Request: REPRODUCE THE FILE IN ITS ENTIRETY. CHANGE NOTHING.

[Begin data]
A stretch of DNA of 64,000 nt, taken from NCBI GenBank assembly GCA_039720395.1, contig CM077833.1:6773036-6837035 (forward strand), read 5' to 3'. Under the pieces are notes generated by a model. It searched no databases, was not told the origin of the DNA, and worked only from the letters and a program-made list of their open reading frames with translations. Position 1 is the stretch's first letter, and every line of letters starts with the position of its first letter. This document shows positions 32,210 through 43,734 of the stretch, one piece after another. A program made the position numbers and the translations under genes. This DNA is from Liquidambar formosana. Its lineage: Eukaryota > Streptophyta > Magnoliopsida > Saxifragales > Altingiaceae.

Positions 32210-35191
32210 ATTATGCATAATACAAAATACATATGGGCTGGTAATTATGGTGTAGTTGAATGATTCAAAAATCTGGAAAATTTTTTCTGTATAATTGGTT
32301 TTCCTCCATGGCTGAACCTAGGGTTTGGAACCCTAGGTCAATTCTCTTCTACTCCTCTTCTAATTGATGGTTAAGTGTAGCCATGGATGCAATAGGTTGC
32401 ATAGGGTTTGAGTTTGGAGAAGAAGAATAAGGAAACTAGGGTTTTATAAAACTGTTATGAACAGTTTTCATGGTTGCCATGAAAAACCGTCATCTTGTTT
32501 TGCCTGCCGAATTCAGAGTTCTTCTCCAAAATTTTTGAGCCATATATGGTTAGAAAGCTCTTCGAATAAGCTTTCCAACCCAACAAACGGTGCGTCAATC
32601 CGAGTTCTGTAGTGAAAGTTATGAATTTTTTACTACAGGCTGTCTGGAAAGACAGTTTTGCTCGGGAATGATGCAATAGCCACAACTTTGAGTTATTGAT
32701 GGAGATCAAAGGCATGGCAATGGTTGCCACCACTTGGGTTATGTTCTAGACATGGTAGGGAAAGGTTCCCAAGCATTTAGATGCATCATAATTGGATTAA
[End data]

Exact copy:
A stretch of DNA of 64,000 nt, taken from NCBI GenBank assembly GCA_039720395.1, contig CM077833.1:6773036-6837035 (forward strand), read 5' to 3'. Under the pieces are notes generated by a model. It searched no databases, was not told the origin of the DNA, and worked only from the letters and a program-made list of their open reading frames with translations. Position 1 is the stretch's first letter, and every line of letters starts with the position of its first letter. This document shows positions 32,210 through 43,734 of the stretch, one piece after another. A program made the position numbers and the translations under genes. This DNA is from Liquidambar formosana. Its lineage: Eukaryota > Streptophyta > Magnoliopsida > Saxifragales > Altingiaceae.

Positions 32210-35191
32210 ATTATGCATAATACAAAATACATATGGGCTGGTAATTATGGTGTAGTTGAATGATTCAAAAATCTGGAAAATTTTTTCTGTATAATTGGTT
32301 TTCCTCCATGGCTGAACCTAGGGTTTGGAACCCTAGGTCAATTCTCTTCTACTCCTCTTCTAATTGATGGTTAAGTGTAGCCATGGATGCAATAGGTTGC
32401 ATAGGGTTTGAGTTTGGAGAAGAAGAATAAGGAAACTAGGGTTTTATAAAACTGTTATGAACAGTTTTCATGGTTGCCATGAAAAACCGTCATCTTGTTT
32501 TGCCTGCCGAATTCAGAGTTCTTCTCCAAAATTTTTGAGCCATATATGGTTAGAAAGCTCTTCGAATAAGCTTTCCAACCCAACAAACGGTGCGTCAATC
32601 CGAGTTCTGTAGTGAAAGTTATGAATTTTTTACTACAGGCTGTCTGGAAAGACAGTTTTGCTCGGGAATGATGCAATAGCCACAACTTTGAGTTATTGAT
32701 GGAGATCAAAGGCATGGCAATGGTTGCCACCACTTGGGTTATGTTCTAGACATGGTAGGGAAAGGTTCCCAAGCATTTAGATGCATCATAATTGGATTAA